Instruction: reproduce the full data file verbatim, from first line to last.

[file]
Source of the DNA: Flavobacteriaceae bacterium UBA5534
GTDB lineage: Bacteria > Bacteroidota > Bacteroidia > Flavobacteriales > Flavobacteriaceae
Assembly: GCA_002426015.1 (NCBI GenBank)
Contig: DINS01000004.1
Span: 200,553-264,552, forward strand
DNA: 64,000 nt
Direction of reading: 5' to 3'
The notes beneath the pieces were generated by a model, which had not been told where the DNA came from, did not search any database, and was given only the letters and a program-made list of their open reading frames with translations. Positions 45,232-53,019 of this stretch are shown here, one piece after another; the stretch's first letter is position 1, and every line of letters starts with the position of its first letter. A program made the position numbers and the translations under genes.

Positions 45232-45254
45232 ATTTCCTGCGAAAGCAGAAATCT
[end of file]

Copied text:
Source of the DNA: Flavobacteriaceae bacterium UBA5534
GTDB lineage: Bacteria > Bacteroidota > Bacteroidia > Flavobacteriales > Flavobacteriaceae
Assembly: GCA_002426015.1 (NCBI GenBank)
Contig: DINS01000004.1
Span: 200,553-264,552, forward strand
DNA: 64,000 nt
Direction of reading: 5' to 3'
The notes beneath the pieces were generated by a model, which had not been told where the DNA came from, did not search any database, and was given only the letters and a program-made list of their open reading frames with translations. Positions 45,232-53,019 of this stretch are shown here, one piece after another; the stretch's first letter is position 1, and every line of letters starts with the position of its first letter. A program made the position numbers and the translations under genes.

Positions 45232-45254
45232 ATTTCCTGCGAAAGCAGAAATCT